Universal Credit Roll-Out

Part of the debate – in the House of Commons at 3:17 pm on 24th October 2017.

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Photo of Douglas Ross Douglas Ross Conservative, Moray 3:17 pm, 24th October 2017

Mr Speaker, you will be aware that I received much criticism for missing last week’s debate on universal credit, so I welcome the opportunity to contribute to this week’s proceedings, six days on from the last time we discussed the matter. I note that John Mc Nally is not in the Chamber on this of all days.

My constituency will see the full roll-out of universal credit in April next year, so I did follow the debate very closely. I was encouraged that Members on both sides of the House agreed that the general principles of universal credit were correct. We heard that from Conservative Members and from all the Opposition parties. I also noted the final vote last Wednesday. As my right hon. Friend Mr Harper said, that result was different from what Labour Members have described in this debate. The Leader of the Opposition tweeted earlier today that Labour had secured an emergency debate on why the Government were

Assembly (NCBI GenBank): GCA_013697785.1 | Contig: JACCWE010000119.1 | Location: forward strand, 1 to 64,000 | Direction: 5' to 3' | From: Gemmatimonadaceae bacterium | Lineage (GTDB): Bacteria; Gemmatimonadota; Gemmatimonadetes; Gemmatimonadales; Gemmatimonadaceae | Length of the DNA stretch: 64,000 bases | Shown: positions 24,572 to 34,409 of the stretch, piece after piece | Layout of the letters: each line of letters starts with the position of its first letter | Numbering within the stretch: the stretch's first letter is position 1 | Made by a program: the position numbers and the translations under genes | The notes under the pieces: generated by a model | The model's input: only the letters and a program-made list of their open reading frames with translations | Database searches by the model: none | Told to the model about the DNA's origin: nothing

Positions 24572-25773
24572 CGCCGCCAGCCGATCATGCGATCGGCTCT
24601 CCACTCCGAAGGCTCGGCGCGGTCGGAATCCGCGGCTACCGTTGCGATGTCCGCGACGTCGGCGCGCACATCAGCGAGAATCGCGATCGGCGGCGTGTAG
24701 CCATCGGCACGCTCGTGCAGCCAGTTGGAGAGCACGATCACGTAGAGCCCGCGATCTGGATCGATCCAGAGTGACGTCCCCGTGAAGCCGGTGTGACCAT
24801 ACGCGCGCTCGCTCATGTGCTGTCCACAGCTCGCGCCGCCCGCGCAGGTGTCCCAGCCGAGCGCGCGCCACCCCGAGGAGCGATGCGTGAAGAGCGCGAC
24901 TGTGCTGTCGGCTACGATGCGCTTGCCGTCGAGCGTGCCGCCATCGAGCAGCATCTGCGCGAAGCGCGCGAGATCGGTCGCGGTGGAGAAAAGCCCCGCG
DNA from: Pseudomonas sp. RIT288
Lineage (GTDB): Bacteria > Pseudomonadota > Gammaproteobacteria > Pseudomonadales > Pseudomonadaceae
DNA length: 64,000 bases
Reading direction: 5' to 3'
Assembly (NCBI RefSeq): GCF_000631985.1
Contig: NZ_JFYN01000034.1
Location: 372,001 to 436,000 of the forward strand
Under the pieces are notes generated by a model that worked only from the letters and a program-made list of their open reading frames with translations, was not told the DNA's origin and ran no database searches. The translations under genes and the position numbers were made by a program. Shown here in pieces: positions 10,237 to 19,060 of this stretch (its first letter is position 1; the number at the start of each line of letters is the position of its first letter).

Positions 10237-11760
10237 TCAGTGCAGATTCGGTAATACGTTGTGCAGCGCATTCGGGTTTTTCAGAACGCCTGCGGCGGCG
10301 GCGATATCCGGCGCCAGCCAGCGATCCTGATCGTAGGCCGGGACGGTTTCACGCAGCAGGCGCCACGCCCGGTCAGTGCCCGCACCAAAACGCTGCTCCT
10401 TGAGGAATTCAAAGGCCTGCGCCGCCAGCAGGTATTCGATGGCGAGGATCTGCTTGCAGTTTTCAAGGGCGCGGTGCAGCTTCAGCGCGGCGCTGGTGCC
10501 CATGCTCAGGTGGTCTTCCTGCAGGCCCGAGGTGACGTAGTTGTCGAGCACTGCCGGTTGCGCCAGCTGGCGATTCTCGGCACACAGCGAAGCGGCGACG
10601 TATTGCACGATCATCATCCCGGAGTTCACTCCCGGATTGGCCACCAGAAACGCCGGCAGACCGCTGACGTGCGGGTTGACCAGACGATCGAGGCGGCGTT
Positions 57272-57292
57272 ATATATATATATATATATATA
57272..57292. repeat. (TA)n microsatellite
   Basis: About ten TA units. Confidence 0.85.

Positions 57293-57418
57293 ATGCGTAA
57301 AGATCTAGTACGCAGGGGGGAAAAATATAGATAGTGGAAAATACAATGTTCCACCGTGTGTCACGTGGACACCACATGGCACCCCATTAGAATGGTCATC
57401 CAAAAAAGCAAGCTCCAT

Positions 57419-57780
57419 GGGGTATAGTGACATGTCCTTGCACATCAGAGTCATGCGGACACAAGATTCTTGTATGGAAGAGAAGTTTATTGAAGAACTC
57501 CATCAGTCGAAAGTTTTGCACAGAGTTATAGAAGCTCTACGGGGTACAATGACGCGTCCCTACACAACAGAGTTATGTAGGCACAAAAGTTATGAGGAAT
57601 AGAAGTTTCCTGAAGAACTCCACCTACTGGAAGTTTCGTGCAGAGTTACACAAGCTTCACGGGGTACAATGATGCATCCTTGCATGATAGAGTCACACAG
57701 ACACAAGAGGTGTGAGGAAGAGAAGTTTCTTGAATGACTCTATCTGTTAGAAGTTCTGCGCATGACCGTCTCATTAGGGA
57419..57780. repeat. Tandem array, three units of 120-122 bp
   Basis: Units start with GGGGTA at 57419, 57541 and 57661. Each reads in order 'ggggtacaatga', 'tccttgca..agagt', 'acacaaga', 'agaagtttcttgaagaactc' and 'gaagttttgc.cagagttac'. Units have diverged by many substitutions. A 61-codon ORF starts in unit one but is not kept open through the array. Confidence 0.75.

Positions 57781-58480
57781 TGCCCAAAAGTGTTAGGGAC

“not respecting Parliament’s vote to pause &
fix Universal Credit”.

That was not the vote that Parliament held last week, yet that is what the leader of the Labour party is suggesting we are speaking about just now. That is not the case.

While there are issues with universal credit—I will come to them in a moment—we must also acknowledge the benefits. Recent data shows that compared with under the old welfare system, people on universal credit are more likely to find work, to stay in work and to earn more money in work.